FAQs About Adjusting the Parking Brake and Cable on Your Vehicle
You may need to adjust your parking brake and cable in case your vehicle is not stopping as quickly as it should or if the brake is engaging too easily. Here are some frequently asked questions about adjusting the parking brake and cable on your vehicle.
What Are the Benefits of Adjusting These Components?
There are a few reasons why you might need to adjust your parking brake and cable. Most often, it’s because the parking brake pads have worn down and need to be replaced. You may also need to adjust the parking brake if it’s not holding the car in place when engaged.
Are There Any Risks Associated With It?
When adjusting your parking brake, you’re essentially changing the tension on the cables that connect it to the wheels. If not done correctly, this can lead to problems such as premature wear on the cables or uneven braking. Additionally, if the parking brake isn’t adjusted properly, it may not hold the vehicle in place on a steep incline, which could lead to an accident.
How Can I Tell If There’s Something Wrong With My Parking Brake System?
There are several ways to tell your parking brake system is off. They include:
- The “check engine” light is on – this is one of the most common signs that something is wrong with your car. If this light comes on, it could mean that there’s a problem with your parking brake system. You should take your car to a mechanic to have it checked out as soon as possible,
- You hear grinding or popping when you use the parking brake – if you hear strange noises coming from the brakes, it’s time to get them checked out. These noises could be an indication that the brake pads are wearing out and need to be replaced,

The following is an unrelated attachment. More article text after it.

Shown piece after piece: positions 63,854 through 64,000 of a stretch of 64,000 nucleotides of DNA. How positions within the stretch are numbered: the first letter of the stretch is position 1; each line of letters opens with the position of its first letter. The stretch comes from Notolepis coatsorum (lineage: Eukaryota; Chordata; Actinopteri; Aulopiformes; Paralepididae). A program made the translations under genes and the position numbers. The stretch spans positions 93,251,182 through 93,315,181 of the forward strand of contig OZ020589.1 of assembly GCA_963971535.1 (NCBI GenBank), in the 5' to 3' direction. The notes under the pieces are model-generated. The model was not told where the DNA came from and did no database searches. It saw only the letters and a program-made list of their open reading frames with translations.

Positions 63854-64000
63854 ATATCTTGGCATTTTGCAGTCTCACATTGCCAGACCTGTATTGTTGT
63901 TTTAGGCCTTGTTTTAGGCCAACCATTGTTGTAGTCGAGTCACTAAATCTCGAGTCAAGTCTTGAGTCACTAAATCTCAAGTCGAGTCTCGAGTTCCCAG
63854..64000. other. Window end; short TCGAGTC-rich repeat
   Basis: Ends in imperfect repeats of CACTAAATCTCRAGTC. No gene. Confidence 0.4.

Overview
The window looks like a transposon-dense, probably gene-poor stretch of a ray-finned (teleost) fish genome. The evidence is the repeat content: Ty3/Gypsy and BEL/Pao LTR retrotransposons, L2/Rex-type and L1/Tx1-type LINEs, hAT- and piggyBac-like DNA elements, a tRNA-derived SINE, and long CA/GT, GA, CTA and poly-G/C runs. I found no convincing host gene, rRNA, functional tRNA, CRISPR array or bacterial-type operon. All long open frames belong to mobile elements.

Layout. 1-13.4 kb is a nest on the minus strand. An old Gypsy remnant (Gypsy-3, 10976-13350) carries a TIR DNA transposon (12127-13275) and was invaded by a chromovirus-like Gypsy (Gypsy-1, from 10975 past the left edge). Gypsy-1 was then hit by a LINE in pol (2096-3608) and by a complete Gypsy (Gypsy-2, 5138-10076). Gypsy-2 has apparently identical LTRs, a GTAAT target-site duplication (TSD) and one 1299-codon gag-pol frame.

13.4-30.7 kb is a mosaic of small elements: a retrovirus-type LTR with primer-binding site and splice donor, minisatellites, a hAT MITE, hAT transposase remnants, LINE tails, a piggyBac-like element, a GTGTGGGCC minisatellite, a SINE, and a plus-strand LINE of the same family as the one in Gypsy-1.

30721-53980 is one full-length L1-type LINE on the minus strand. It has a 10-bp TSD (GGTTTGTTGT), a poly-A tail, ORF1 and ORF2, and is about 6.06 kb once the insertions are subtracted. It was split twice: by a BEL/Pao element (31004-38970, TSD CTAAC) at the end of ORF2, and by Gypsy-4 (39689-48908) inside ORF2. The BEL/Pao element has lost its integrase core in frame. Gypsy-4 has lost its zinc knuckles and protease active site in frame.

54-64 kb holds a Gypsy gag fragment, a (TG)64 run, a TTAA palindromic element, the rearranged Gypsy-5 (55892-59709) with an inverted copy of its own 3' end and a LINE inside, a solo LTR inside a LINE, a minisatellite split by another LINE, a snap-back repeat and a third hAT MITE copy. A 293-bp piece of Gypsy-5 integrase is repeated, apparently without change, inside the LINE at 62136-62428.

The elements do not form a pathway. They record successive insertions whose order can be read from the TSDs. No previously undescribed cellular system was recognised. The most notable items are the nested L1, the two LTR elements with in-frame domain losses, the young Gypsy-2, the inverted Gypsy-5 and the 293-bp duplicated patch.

- Your car pulls to one side when you use the parking brake – if you notice your car starting to pull to one side when engaging the brake, it could be an indication of a problem with the cables that connect it to the wheels. These cables could be stretched or frayed and will need to be replaced if they are the cause of the problem.
Should I See a Mechanic Instead?
Taking your car to a mechanic has pros and cons. On the plus side, mechanics are experienced with working on cars, so they’ll be able to adjust your parking brake and cable quickly and efficiently. Additionally, if something does go wrong after the adjustment, you can take your car back to the mechanic and they will fix it for free (most mechanics offer some kind of warranty).
However, there are also some disadvantages to taking your car to a mechanic. The biggest is cost; mechanics usually charge more than doing it yourself. Additionally, some mechanics might try to upsell you on other services, like checking the car thermostat, that your car doesn’t need.
Learn How to Adjust the Parking Brake Cable Quickly and Easily
If you notice your parking brake doesn’t work as well as it should, it is probably time to adjust the corresponding cable. This is a relatively easy fix that you can do yourself with some simple tools.
Follow my instructions, and you’ll adjust the parking brake and its corresponding cable in no time. If you run into any difficulties or are unsure about something, contact a mechanic, at least for a consultation, before taking the vehicle to them. Use our advice to adjust the parking brake and cable, and rest assured, knowing that your car will park safely once again.